Dementia home care can help your loved ones remain independent
What is dementia?
Dementia is an umbrella term for a range of progressive conditions that affect the brain. There are over 200 sub-types of dementia, but the five most common are:
- Alzheimer’s disease
- Vascular dementia
- Dementia with Lewy bodies
- Frontotemporal dementia and
- Mixed dementia.
The brain is made up of nerve cells (neurons) that communicate with each other by sending messages. Dementia damages the nerve cells in the brain so messages cannot be sent from and to the brain effectively. This prevents the body from functioning normally.
Symptoms of dementia
Dementia affects people in different ways and symptoms develop at varied rates. The symptoms of dementia can include memory loss and difficulties with thinking, this is usually the earliest indication of dementia. Other early warning signs of dementia may include any of these symptoms:
- Remembering events from years ago more easily than recent ones
- Confusion in a familiar place
- Problems keeping track of personal belongings
- Forgetting to do routine household tasks
- Struggling to remember a name
- Other forms of cognitive impairment
These changes are often small to start with, but they can become severe enough to affect daily life. A person with dementia may also experience changes in their mood or behaviour. Dementia can affect a person at any age, but it is more commonly diagnosed in people over the age of 65 years. A person developing dementia before age 65 is said to have young onset dementia. There are over 850,000 people living with dementia in the UK and this is set to rise to over one million by 2021. This number represents the millions of families with loved ones who require special care and support to live a fulfilled life with dementia.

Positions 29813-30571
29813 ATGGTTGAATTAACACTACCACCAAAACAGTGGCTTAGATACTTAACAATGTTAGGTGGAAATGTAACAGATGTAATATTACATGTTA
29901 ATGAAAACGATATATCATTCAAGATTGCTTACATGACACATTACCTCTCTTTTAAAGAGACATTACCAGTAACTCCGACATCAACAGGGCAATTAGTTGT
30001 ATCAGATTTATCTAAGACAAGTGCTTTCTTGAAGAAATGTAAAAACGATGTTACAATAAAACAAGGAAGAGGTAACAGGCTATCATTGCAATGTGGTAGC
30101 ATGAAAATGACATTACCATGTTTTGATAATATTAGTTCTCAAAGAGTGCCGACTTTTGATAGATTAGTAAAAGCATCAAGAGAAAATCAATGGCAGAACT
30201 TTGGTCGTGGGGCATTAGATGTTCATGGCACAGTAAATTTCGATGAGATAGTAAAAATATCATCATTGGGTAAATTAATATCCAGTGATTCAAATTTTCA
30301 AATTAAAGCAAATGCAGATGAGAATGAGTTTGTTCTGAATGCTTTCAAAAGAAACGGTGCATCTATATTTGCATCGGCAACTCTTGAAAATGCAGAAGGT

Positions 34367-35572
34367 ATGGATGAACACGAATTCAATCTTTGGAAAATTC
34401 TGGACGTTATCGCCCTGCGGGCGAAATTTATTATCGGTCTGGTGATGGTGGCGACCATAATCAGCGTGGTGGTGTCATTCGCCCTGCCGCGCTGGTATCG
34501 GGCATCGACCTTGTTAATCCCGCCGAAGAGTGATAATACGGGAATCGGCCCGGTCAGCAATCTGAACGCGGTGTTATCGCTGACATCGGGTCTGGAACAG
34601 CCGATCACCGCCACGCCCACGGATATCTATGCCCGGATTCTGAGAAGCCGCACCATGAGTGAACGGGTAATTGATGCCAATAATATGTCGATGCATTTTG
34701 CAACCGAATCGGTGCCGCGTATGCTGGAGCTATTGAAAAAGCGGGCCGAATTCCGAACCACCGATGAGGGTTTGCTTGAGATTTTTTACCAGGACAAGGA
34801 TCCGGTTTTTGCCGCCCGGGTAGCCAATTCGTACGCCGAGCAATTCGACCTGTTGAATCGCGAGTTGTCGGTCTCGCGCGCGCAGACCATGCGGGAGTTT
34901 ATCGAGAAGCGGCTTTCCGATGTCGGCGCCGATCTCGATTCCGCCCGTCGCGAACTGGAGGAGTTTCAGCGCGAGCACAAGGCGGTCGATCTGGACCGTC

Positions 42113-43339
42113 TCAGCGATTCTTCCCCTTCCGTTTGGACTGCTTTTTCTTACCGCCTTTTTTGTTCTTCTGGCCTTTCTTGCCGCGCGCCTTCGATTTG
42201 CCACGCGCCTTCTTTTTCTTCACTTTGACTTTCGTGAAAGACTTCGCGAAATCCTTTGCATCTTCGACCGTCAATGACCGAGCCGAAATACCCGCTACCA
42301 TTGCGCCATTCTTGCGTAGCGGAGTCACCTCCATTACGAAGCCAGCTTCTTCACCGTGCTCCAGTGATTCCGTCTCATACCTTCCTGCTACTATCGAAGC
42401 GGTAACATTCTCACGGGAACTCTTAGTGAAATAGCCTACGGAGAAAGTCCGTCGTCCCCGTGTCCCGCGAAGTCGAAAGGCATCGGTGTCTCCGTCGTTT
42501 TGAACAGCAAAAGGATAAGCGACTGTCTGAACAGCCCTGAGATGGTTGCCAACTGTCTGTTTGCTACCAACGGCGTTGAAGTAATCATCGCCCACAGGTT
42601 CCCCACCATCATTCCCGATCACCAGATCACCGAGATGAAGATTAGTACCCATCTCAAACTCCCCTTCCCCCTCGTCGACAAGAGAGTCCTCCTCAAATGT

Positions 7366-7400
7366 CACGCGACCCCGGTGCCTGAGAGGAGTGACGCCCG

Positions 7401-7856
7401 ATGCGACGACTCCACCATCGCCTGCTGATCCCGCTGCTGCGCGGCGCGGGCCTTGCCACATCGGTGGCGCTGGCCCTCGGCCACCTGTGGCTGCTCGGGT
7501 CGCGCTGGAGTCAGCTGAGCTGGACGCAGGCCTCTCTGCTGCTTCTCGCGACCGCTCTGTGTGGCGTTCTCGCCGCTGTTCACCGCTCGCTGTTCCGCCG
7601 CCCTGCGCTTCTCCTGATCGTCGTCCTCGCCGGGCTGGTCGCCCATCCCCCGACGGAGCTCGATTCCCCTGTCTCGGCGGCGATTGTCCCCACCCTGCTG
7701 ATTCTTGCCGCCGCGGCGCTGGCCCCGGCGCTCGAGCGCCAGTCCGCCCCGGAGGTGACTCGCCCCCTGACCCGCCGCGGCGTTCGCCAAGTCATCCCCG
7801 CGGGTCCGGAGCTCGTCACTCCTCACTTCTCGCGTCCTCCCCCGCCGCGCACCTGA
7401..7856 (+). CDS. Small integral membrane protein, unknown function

How we can help
Living with dementia can be a bewildering experience, requiring significant lifestyle changes for the whole family. At Bluebird Care our specialist dementia care services can provide the essential support you need during this time. Regardless of which type of dementia is diagnosed and what part of the brain is affected, each person will experience dementia in their own unique way. Through our years of providing home care to many elderly people with dementia, we have a lot experience to deal with and answer any questions you may have. All of our carer’s are trained to the highest level of Dementia Care. We offer a service that promotes continuity providing a regular daily routine with a familiar face. Our carers understand the importance of reassuring and supporting someone with dementia to keep as much independence as possible. Also, to provide them with continued dignity and respect. Our carers will assist the client to carry out tasks independently where possible, sometimes it may be a case of just prompting tasks to be carried out, or it may require tasks to be done. The carers all encourage people to remain doing as much for themselves as they can while being there in case assistance is needed. They have experience dealing with dementia and know that it can sometimes be quite frustrating to someone with dementia needing to rely on others for support, the carers can help to come to terms with this increasing assistance at a pace that is comfortable to the client and not pushing for too much too quickly.